Thursday, January 10, 2013

The Up's and Down's

Can cancer define who you are?

I got rather upset the other day as I was preparing a speech for a support group. The counselor had e-mailed me asking if I could tell my story, what keeps me motivated and how to 'live well' provided the situation. I wanted to finalise my talk by saying a list of things that could help for example ; get yourself a cancer buddy, try keep a routine, try live life as normal as possible,don't concentrate on the fact that you're ill. As I was thinking and trying to pick 'N''s brain for other possibilities he said that there was the obvious that everyone tries to live by: Don't let cancer define who you are. After thinking for a bit he said 'but I don't think it really applies to you...' I was mortified. 'How can  you say such a thing!?' Considering the circumstance I thought I dealt with my cancer in quite a good manner. I hadn't really thought about it but my life kind of does revolve around it - even up to how I earn my money, through my cancer magazine. It saddened me quite a bit - sure, we still do live as normal as a young couple can be but factors do affect us. I suffer out in the sun, my energy is sapped after doing chores, I struggle with fatigue walking in a mall, can't do xyz because I have chemo coming up, stresses with medical aid, recent hospital visits etc etc. Cancer really has defined who I am. Sure - it's lead me and moulded me to who I am today but it irritated me in a way because people now know who I am because of cancer. People wanted to know what I was about when they found out about my diagnosis. I was at a wedding recently and somebody asked who I was to the bride and groom. 'Oh - I'm Helen's cancer buddy, Nikki' - although I had never met the person before she knew exactly who I was. I was also a bit confused though that I chose that as my introduction. Clearly I have let cancer define me. It has however lead me to some amazing things, a career and people in my life.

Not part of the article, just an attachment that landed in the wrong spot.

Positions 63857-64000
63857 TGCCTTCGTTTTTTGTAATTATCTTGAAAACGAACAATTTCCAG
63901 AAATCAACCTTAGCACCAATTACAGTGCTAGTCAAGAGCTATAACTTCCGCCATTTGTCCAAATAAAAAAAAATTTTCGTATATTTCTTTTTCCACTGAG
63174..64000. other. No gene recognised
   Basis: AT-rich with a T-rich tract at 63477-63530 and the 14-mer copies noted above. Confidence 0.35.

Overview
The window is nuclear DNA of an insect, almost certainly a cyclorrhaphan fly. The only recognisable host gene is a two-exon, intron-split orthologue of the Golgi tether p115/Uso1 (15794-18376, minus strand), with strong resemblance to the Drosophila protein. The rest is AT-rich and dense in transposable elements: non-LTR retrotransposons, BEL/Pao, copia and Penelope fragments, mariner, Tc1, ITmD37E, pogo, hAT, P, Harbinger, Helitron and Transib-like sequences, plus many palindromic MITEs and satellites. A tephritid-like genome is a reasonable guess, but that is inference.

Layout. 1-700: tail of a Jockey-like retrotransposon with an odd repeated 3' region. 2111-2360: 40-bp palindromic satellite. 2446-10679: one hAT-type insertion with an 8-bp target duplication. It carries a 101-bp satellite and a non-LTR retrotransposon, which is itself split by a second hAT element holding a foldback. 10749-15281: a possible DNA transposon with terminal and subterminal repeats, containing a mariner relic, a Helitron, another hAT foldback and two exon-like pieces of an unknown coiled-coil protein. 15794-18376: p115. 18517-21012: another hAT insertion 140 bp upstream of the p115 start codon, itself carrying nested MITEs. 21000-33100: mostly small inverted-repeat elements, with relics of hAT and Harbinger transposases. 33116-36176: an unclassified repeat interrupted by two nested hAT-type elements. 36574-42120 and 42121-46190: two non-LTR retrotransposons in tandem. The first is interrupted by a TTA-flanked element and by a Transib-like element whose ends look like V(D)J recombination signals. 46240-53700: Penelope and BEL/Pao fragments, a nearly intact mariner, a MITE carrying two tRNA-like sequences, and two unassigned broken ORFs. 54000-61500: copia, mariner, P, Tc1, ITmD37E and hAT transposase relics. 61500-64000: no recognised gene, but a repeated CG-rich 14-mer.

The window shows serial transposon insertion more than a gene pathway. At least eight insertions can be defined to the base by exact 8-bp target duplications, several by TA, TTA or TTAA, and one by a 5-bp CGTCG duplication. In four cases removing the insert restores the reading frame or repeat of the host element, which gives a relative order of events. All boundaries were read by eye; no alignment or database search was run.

OK - I have been naughty again. I saved the above in drafts meaning to get back to it but in fact never got back round to it. My apologies!

So much has happened lately where do I start?

My INR levels seem to be stabilizing. I'm still not sure how I get dosed on Wharfarin but magically after having a blood test done, I get an sms about 2 hours later giving me my next lot of doses for the next week or 2. An interesting fact that I found out on going for a check up to my doctor but did you know that Wharfarin was originally invented as rat poison? Somewhere in the 1940's Wharfarin was originally invented for the sole purpose as a pesticide. Madness right?

So - I have come up to having my 2nd edition of Live Well. Live Cancer. While the book is still small - it certainly is getting heaps of credit and big dreams of getting even bigger. My Next feature I am very proud of. Mark Pilgrim will be on the cover along with his story. He is such an amazing man that I have always followed and listened to on the radio. Here is hoping he's my golden ticket to success :) 

The magazine is certainly getting around which I am so thrilled about. Everybody is always so keen to receive them and they go like hotcakes in waiting rooms of doctors offices! Now I may not be making loads of money off this magazine while I am starting off but I do have a story which is simply priceless. It may be our way of our paths crossing but I'd certainly like to credit my mag for awareness. When my first edition was out - I got an e-mail requesting some books for an awareness breakfast. Happily I dropped the books off. Sadly I was in a bit of a rush where I had to go to my doctor but this certain lady told me about a lump that she had found in her breast. She had been a few months prior to a doctor to question it but the results came back inconclusive and told her to be back in another 3 months. In my rush I had told her that she really needed to go for a second opinion because clearly it was bugging her. She put it off and put it off and I eventually got on her case about it. I eventually said right - this is my doctors details. Visit him. She told me she was going to see her original doctor again for the call back. Her results seemed the same. Inconclusive. I gave her a call and insisted that she go to my doctor before she ended up in a mental hospital. This kind of uncertainty will drive you insane and in a nut house. She went to my surgeon and 2 days later she was diagnosed with breast cancer. The following week she was scheduled for a mastectomy (which was successful) and she will be undergoing chemo in just a few weeks time. Every time I visited her she introduced me as her hero. In no way do I feel like I am a hero. I am just glad that she went before it was 2 late. If I can create awareness and messages through my magazine, well then I feel like I have done a job well done!